'Twilight', 'Hunger Games' Fans Keep Lions Gate's DVD Business Alive

Fans attends Lions Gate's 'The Hunger Games' blu-ray disc and DVD release and fan signing at Walmart on August 17, 2012 in Santa Clarita, California Photograph by Tibrina Hobson/Getty Images

Lions Gate Entertainment posted its first annual profit in five years late Thursday, as young adults rushed theaters for The Hunger Games and The Twilight Saga—Breaking Dawn 2. But there was also a classic helping fuel those blockbuster results: DVD and Blu-ray sales.

Lions Gate continued to beat all its competitors last year in its ratio of DVD sales to box office revenue, according to its SEC filing. Its conversion rate—a measure of first-cycle DVD revenue to theatrical release ticket sales—was 25 percent above the industry average. DreamWorks Animation, by contrast, doesn’t detail its DVD conversions but said in a recent filing that both revenue and profit margin from hard-copy video are declining fast.

DreamWorks is not the anomaly here. DVDs are fast disappearing in the face of video-on-demand options, but the discs can still having a meaningful impact on studios’ results. Spending on Blu-Ray discs, for example, rose nearly 10 percent last year, according to Digital Entertainment Group.

Consider Hunger Games. The film harvested $153 million in its opening weekend, but it also moved more DVDs than any other title for four consecutive weeks when it hit shelves in August, finishing the year second only to The Avengers. The Twilight Saga: Breaking Dawn—Part 1 also grabbed the top spot a few months earlier. In other words, the long tail of the DVD era isn’t just old men buying Caddyshack and Casablanca.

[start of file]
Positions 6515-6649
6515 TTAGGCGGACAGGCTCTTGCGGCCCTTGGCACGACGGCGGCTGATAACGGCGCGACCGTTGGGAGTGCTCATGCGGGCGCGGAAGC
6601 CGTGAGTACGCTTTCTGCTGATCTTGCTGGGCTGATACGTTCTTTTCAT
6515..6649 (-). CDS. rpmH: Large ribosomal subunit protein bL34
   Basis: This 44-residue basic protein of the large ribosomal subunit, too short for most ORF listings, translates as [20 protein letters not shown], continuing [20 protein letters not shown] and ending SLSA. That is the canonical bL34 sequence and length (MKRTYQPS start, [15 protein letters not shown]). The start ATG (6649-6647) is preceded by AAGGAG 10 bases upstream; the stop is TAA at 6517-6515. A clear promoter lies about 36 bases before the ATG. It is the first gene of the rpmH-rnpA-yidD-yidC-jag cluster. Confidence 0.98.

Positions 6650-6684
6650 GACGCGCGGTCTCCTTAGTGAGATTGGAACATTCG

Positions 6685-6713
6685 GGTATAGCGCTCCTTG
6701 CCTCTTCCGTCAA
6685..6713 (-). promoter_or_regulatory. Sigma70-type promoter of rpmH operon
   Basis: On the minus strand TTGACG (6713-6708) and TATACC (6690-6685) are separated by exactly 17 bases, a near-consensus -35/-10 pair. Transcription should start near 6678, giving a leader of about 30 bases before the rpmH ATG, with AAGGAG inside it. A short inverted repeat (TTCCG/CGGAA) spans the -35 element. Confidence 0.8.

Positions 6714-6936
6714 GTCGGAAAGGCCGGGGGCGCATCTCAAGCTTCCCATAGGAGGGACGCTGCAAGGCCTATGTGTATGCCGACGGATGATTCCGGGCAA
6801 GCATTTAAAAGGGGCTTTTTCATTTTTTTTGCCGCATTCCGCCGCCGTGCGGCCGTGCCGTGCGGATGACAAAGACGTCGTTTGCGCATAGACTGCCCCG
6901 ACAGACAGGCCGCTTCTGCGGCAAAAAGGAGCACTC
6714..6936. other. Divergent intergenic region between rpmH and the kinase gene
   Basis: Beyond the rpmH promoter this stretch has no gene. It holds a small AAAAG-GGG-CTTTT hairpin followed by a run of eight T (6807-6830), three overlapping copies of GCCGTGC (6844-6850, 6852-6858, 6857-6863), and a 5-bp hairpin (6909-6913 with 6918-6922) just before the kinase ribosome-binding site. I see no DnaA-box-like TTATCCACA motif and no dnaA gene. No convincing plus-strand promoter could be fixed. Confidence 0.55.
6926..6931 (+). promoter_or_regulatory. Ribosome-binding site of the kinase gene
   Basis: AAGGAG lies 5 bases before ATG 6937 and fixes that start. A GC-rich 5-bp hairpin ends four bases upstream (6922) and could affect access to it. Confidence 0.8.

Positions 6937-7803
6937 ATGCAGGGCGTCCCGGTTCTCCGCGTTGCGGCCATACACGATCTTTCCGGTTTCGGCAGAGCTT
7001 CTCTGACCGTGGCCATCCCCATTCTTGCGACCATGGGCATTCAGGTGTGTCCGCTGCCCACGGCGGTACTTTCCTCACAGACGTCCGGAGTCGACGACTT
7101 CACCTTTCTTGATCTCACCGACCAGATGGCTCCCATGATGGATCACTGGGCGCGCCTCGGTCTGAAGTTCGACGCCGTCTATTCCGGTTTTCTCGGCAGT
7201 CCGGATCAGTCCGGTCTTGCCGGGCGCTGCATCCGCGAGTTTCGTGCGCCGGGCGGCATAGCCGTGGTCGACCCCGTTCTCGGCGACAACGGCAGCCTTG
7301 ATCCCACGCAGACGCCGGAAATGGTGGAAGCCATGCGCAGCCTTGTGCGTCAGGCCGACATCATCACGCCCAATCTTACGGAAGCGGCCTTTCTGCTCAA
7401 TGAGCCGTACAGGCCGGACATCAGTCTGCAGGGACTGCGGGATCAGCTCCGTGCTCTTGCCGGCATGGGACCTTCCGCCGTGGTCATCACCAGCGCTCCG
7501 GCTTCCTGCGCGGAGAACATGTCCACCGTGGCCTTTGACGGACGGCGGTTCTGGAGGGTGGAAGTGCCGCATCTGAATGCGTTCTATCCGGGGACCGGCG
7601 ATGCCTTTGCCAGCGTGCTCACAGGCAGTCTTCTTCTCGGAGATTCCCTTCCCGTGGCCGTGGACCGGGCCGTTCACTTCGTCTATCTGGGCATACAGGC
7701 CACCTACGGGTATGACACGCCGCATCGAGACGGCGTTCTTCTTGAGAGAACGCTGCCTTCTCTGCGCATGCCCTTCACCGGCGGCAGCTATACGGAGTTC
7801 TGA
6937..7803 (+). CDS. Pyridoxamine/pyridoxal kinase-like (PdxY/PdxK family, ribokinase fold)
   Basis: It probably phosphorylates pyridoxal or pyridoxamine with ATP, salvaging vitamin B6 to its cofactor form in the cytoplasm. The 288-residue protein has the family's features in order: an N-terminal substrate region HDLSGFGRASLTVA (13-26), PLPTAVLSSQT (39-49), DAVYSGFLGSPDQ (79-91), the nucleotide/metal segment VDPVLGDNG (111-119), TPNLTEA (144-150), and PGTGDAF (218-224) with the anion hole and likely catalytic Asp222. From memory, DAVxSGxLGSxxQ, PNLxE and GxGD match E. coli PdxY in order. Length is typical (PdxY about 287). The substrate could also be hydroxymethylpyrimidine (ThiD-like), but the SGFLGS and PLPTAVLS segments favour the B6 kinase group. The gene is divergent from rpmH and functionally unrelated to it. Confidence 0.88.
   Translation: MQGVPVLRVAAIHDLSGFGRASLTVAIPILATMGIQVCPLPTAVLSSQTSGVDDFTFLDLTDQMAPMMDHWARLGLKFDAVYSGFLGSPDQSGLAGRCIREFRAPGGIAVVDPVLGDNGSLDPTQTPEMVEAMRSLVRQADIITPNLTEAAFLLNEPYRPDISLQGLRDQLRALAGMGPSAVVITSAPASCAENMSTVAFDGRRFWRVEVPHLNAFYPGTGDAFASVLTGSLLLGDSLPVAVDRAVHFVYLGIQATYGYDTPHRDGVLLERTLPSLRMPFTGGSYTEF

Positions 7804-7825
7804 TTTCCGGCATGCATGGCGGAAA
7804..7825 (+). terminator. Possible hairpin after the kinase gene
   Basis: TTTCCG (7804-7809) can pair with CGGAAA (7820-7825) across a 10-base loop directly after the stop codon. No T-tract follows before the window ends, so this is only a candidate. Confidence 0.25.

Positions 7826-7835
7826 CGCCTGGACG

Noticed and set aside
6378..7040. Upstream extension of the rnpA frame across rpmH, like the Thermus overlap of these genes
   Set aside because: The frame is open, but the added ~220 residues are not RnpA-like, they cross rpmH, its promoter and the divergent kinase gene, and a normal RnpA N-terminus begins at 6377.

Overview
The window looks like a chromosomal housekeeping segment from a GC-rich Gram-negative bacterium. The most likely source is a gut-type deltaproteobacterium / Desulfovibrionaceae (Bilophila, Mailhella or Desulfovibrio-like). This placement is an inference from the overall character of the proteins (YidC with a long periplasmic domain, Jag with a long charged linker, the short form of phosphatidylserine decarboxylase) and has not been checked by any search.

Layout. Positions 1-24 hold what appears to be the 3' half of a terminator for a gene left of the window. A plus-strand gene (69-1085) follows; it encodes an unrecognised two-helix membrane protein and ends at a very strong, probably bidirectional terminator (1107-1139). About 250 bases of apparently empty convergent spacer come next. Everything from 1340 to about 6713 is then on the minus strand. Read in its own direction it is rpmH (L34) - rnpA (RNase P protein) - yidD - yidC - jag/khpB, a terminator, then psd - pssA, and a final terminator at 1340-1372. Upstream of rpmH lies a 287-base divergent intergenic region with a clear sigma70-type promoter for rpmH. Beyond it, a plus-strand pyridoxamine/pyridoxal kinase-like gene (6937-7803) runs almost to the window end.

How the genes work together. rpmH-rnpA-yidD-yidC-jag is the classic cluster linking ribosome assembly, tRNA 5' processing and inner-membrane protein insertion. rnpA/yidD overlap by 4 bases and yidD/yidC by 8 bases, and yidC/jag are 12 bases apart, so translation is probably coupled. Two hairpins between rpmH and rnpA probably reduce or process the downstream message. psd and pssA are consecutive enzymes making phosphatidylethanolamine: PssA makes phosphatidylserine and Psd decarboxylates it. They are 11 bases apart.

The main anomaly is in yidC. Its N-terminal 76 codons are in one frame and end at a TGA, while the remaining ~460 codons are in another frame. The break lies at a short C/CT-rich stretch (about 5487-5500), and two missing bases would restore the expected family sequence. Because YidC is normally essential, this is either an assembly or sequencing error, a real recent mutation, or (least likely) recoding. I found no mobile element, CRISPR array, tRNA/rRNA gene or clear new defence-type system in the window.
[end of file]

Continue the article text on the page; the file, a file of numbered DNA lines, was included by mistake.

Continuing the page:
DVDs also remain a money machine in workout titles. Lionsgate Films was No. 3 among fitness distributors last year, thanks in part to the top-selling workout video of all time, Jillian Michaels: 30 Day Shred. It also does well with Jane Fonda and workout videos based on Dirty Dancing. Children’s videos, including Barney and Bob the Builder, are also potent drivers of DVD sales.

What’s the common thread? Portability. A kid who wants to watch angst-ridden vampires at their friend’s house might prefer a Twilight DVD. Likewise, a middle-aged vacationer who wants to do his Jillian Michael’s “shred” or plug his toddler into Thomas the Train may prefer hard-copy video over digital media. It’s probably a demographic too slim to drive programming decisions at Lionsgate, but it is still driving results for them. And it is still a big part of the business models of Best Buy, Target, Wal-Mart Stores, and the other big boxes that still have shelves upon shelves of DVDs right next to the iPads.

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